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How Latin singer Vikki Carr's life has changed since her husband's dementia diagnosis

Randy Cordova, Arizona Republic

Vikki Carr has won three Grammys and was honored with a Lifetime Achievement Award at the Latin Grammys in 2008. But she made a conscious decision to severely cut back on performing about six years ago.

She’s frank about the reason.

“My husband was diagnosed with dementia in 2012,” she says, matter-of-factly. “I opted to put my husband first and the career second.”

Now, however, she has begun to inch back into the public eye. She has been traveling around the country offering a workshop called “Hay Más Adelante,” or “There is More Ahead.” Presented by United Healthcare, she talks about subjects facing older adults such as caregiving, staying active and how life has changed since her husband’s diagnosis.

It's not the kind of performance people are used to seeing from the singer, known for her torchy, searing vocals. 

"You must keep busy," she says on the phone from her home in San Antonio. "I’m alive and I’m doing what I’m supposed to be doing right now, which is sharing my story and talking to people." 

And, of course, she will offer a song or two. After all, she knows her audience. 

MORE: 10 great Vikki Carr songs

“Hey, it’s part of the draw,” she says with a conspiratorial giggle. 

Vikki Carr's love story

Carr and Pedro De Leon wed in 1993. He was a widower; she was twice divorced. She moved from Beverly Hills to San Antonio, where he lived and worked as a prominent physician. 

"I remember when I married him it was kind of refreshing," she says. "I wasn't here as Vikki Carr, the singer. I was Dr. De Leon's wife." 

On social media, she will post pictures of her and her husband. "I'm 79. He is 89 and still looks incredible!" she happily gushes.  

She has active Instagram, Twitter and Facebook accounts. She laughs after it’s pointed out that her first husband, Dann Moss, is a member of her fan club on Facebook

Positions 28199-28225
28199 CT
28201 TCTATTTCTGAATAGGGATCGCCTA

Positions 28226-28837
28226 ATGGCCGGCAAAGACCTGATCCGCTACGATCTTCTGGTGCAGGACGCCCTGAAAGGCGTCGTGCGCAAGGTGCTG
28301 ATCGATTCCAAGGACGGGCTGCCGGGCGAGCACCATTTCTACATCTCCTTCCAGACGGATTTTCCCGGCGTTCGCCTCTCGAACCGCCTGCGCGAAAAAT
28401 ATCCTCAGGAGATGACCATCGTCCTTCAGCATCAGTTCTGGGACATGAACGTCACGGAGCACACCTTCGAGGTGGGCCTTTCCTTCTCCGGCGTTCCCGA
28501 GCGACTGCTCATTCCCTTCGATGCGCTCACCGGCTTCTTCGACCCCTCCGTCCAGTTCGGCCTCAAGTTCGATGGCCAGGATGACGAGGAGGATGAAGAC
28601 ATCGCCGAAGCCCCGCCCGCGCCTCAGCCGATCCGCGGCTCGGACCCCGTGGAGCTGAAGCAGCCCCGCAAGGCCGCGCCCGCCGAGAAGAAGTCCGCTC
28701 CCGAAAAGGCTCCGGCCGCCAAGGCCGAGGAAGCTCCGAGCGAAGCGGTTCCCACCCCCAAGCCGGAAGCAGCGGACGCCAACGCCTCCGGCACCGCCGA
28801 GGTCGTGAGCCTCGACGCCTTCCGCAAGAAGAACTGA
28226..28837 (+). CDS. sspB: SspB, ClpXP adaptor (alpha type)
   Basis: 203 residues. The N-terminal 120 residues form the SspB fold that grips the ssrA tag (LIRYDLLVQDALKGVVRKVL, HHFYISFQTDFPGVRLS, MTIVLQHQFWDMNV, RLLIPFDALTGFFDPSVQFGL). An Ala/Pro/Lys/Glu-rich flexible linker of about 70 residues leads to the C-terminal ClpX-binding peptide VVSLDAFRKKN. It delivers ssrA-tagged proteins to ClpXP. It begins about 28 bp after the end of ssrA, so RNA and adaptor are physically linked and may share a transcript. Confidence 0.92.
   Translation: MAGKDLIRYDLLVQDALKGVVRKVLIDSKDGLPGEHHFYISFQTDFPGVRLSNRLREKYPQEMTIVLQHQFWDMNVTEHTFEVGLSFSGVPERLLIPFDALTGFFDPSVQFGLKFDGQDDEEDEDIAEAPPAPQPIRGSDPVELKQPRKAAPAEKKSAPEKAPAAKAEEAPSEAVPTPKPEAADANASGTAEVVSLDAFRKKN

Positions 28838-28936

“One of my best business partners is my ex-husband, Michael,” she says. “I’m on good terms with both of my ex-husbands. I didn’t take anything from them, because I was always independent.” 

That’s one of the qualities the doctor loved about her, she says. He used tell her: “You work. If anything ever happens to me, I know you’ll be able to take care of yourself.”

But she recalls one occasion after he first became ill. She decorated his hospital room with cozy rugs to make it feel like home. "I was supposed to take care of you," he sadly said. 

"For better or for worse, in sickness and in health," she reminded him.

Living a new normal

She employs two caregivers, which has given her the ability to accept speaking gigs and perform occasional concerts. In August, she headlined a benefit in El Paso for the Walmart shooting victims. 

She has created a routine that works for the couple. 

Her husband walks every day around the couple's property with the caregivers. They'll accompany him to museums and soccer games, anything to keep his mind active. He'll also go on visits to the mall. 

Vikki Carr received the Grammy for best Mexican-American performance for

"He took care of four generations of people, so you can imagine when people recognize him," she says. "It's 'Dr. De Leon! How are you? You delivered me!'"

On a typical day, she says, the two have dinner at 6:30, then she'll stay up and take care of work matters. Finally, she'll retire to the bedroom. 

"I still sleep with him," she says. "Sometimes he'll recognize me, sometimes he doesn't."

She pauses. 

"I love this man. I still love him even more now seeing what he goes through." 

An international diva

It's a far cry from how life used to be. At the height of her U.S. fame, she was a household name, with hit records like "With Pen in Hand" and "It Must Be Him." There were frequent television appearances. A favorite of Johnny Carson's, she appeared more than 30 times on "The Tonight Show," even hosting on occasion.